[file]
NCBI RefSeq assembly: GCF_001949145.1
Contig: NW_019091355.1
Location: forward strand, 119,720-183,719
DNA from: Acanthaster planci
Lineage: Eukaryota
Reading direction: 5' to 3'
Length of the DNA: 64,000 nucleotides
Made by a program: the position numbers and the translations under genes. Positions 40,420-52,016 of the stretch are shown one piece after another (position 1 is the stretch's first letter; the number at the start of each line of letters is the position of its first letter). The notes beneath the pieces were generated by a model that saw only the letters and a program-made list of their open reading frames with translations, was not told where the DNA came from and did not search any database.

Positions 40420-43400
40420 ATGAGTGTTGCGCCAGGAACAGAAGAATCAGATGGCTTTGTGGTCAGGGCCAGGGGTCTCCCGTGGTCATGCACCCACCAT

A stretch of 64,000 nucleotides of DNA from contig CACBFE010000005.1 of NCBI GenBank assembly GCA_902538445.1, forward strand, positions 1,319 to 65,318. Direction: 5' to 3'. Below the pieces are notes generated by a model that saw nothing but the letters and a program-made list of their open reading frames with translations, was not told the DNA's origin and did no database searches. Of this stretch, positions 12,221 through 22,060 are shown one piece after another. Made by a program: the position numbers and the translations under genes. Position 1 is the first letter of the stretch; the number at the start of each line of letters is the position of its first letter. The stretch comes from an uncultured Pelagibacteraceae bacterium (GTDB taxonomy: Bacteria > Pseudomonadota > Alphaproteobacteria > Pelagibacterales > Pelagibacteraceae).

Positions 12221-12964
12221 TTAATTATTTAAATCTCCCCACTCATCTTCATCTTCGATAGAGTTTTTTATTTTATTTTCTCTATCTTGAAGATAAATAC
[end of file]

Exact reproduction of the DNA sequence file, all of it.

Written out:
NCBI RefSeq assembly: GCF_001949145.1
Contig: NW_019091355.1
Location: forward strand, 119,720-183,719
DNA from: Acanthaster planci
Lineage: Eukaryota
Reading direction: 5' to 3'
Length of the DNA: 64,000 nucleotides
Made by a program: the position numbers and the translations under genes. Positions 40,420-52,016 of the stretch are shown one piece after another (position 1 is the stretch's first letter; the number at the start of each line of letters is the position of its first letter). The notes beneath the pieces were generated by a model that saw only the letters and a program-made list of their open reading frames with translations, was not told where the DNA came from and did not search any database.

Positions 40420-43400
40420 ATGAGTGTTGCGCCAGGAACAGAAGAATCAGATGGCTTTGTGGTCAGGGCCAGGGGTCTCCCGTGGTCATGCACCCACCAT

A stretch of 64,000 nucleotides of DNA from contig CACBFE010000005.1 of NCBI GenBank assembly GCA_902538445.1, forward strand, positions 1,319 to 65,318. Direction: 5' to 3'. Below the pieces are notes generated by a model that saw nothing but the letters and a program-made list of their open reading frames with translations, was not told the DNA's origin and did no database searches. Of this stretch, positions 12,221 through 22,060 are shown one piece after another. Made by a program: the position numbers and the translations under genes. Position 1 is the first letter of the stretch; the number at the start of each line of letters is the position of its first letter. The stretch comes from an uncultured Pelagibacteraceae bacterium (GTDB taxonomy: Bacteria > Pseudomonadota > Alphaproteobacteria > Pelagibacterales > Pelagibacteraceae).

Positions 12221-12964
12221 TTAATTATTTAAATCTCCCCACTCATCTTCATCTTCGATAGAGTTTTTTATTTTATTTTCTCTATCTTGAAGATAAATAC